Thanks to the explosive growth of Zynga’s FarmVille and the entire free-to-play social game genre that followed, the “minimum viable product” (MVP) approach has been championed as the best thing since the Atari 2600. Free-to-play social games were a mysterious new genre that defied traditional beliefs in game design: There’s gold in them analytics! Major changes post-launch is a good thing!
Mindless clicking behavior should be encouraged!
MVP, or the strategy of launching with the lightest feature set and/or depth as possible, came along for the ride. It wasn’t that Zynga made a pact with the devil, or forced a genie at gunpoint to grant them many wishes. Rather, MVP allowed the company to quickly launch social games, get a jump start on marketing with massive campaigns, and iterate repeatedly from there.
For developers eyeballing a move into the iOS App Store (or the Android Market, for that matter), MVP is awfully tempting. But hold that thought! MVP in the mobile world – moreso on iPhone than Android – should be treated like a leper would treat a Magic Teacup ride: Avoid it or it will get real messy, real fast.
The quality and quantity bar for App Store games is pretty high, despite the fact that average sale prices have pretty much hit bottom. Beautiful iconopgrahy, high-resolution art, dozens of stages: gamers have never had it so good. This is, of course, completely incompatible with MVP, MVP should be treated like a leper would treat a Magic Teacup ride: Avoid it or it will get real messy, real fast. in which developers seek to launch as quickly as possible and improve their game over time.
Unlike console or even direct downloads, mobile devs can’t easily dismiss customer feedback that is near-instantaneous and unavoidable. (You don’t find customer reviews tacked underneath display boxes in your nearest Gamestop, after all.) And Apple won’t even approve your game if the word “beta” appears anywhere.
Zynga was able to pop out an MVP version of FarmVille and succeed because the competition was small. But this isn’t the case anymore – not on Facebook and certainly not on the iPhone. There are simply too many alternatives: Whatever the subgenre, your game is directly competing with other games that are just as appealing, just as easy to get into and quickly enjoy, and just as accessible.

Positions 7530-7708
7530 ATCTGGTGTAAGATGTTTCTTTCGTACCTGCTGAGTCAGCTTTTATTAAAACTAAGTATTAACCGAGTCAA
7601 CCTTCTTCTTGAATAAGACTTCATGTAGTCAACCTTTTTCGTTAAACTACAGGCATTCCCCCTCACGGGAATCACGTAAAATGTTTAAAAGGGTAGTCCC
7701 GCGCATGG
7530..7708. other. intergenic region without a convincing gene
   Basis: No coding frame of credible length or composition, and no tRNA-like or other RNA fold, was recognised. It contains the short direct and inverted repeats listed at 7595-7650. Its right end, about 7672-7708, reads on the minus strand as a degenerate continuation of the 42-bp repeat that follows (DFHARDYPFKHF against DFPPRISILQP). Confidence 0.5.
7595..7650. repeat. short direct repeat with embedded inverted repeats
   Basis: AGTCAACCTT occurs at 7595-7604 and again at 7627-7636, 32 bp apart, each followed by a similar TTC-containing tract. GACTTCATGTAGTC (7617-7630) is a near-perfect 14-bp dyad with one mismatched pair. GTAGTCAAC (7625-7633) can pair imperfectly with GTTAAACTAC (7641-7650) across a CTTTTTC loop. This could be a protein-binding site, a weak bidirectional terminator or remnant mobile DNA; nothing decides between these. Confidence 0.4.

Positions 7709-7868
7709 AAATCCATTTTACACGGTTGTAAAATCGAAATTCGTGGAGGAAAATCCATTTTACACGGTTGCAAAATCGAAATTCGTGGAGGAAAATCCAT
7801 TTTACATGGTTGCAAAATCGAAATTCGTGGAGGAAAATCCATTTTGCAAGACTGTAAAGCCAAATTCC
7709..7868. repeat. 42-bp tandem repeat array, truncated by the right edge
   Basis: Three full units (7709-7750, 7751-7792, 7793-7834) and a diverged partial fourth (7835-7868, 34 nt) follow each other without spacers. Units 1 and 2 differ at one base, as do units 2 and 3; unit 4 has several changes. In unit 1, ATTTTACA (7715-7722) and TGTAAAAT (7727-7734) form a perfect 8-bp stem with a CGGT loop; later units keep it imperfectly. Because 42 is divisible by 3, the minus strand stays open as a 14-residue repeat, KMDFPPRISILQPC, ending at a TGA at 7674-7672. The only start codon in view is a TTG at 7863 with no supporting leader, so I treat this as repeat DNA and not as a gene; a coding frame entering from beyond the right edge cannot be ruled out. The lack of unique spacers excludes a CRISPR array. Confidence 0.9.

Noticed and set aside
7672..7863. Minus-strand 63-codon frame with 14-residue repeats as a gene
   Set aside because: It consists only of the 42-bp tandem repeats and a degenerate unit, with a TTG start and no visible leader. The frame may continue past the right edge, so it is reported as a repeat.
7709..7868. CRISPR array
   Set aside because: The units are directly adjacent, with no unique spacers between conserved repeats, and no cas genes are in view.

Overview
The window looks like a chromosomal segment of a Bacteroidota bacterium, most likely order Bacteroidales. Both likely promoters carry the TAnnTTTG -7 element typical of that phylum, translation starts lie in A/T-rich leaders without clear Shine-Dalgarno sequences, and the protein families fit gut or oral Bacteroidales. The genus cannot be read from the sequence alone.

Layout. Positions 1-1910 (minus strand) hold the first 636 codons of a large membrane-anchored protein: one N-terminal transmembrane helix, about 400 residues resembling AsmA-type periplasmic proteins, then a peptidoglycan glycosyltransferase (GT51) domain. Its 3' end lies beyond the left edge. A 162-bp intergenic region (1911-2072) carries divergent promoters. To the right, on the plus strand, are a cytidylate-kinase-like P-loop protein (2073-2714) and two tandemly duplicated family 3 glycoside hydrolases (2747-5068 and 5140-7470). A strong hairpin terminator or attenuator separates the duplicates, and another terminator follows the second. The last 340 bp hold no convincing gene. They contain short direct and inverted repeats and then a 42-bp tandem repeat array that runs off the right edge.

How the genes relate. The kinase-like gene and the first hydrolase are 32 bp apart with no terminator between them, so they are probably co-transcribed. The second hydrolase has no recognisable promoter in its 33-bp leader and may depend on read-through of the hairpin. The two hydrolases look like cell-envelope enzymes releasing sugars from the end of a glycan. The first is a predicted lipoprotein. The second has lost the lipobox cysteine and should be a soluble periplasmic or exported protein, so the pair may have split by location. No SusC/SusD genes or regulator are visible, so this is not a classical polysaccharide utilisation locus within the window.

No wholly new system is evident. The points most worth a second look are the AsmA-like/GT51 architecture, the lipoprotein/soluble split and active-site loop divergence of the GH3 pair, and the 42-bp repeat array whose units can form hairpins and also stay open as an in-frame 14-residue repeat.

The other problem with using MVP for mobile games lies with the very nature of the device. While Facebook users are likely sitting in one place and are probably a pretty captive audience, the average mobile gamer could be and usually is anywhere, doing anything. Waiting in line at the bank, walking to lunch, hiking in the mountains, fighting off waves of Terminator robots – anything. This means a distracted gamer: They may not even be entirely engaged, let alone in a state of “flow” (or fully immersed).
What does flow have to do with MVP? Studies like this one show that users who are more fully engaged in a game are, not surprisingly, more loyal. Features missing from an MVP mobile game will ding your reputation as well, and no amount of calm explanation of your roadmap is going to change that.
“Failing fast” is becoming a prized notion among startups – startup incubator 500 Startups’ was originally to be called the Fail Factory – but it works best for those with deep pockets. For the rest of us, “fail fast” should be followed by “…only if you’re actually failing” and “…as cheaply as possible.” For the rest of us, “fail fast” should be followed by “…only if you’re actually failing” and “…as cheaply as possible.” One of the advantages to MVP is it allows you fail and tweak (or pivot) quickly. If MVP is to be tossed to the curb, how can you still fail fast? There are several options – all involve reaching out to your potential audience:
- Google Ads One approach is to create a few Google AdWords units that advertise your concept, with the links leading to a landing and/or signup page. Publish, count, tweak and repeat.
- Social Network Surveys Set up polls on Facebook and Twitter about your concept. Consider small giveaways to drive mass interaction.
- E-mail +/ Mobile Surveys Plenty of ad networks such as Tapjoy offer “cost per action” ad units. Utilize them – particularly on mobile – to get answers you want
Here’s an (admittedly brief) list of articles, slidedecks and books that discuss lean startups, MVP, and failing fast:
- Building a Mobile, Social, Location-Based Game in 5 Weeks Google’s Jennie Lees works in their Mobile Apps Lab.
- The Lean Startup by Eric Reis. A whole mess o’ useful approaches based on the infamously efficient Toyota Production System. Also on Kindle
- Bears and Snakes! The Wild Frontier of Social Game Design Zynga’s Brian Reynolds provides a peek behind the juggernaut’s game design process
- Wanna Create A Great Product? Fail Early, Fail Fast, Fail Often Fast Company’s brief primer on failing fast
- Why The ‘Fail Fast’ Mantra Needs to Fail, Fast VC Mark Suster plays devil’s advocate and puts the mantra to the test
Taken together, regressing to the “traditional” approach of “ship when ready” looks pretty, pretty, pretty good.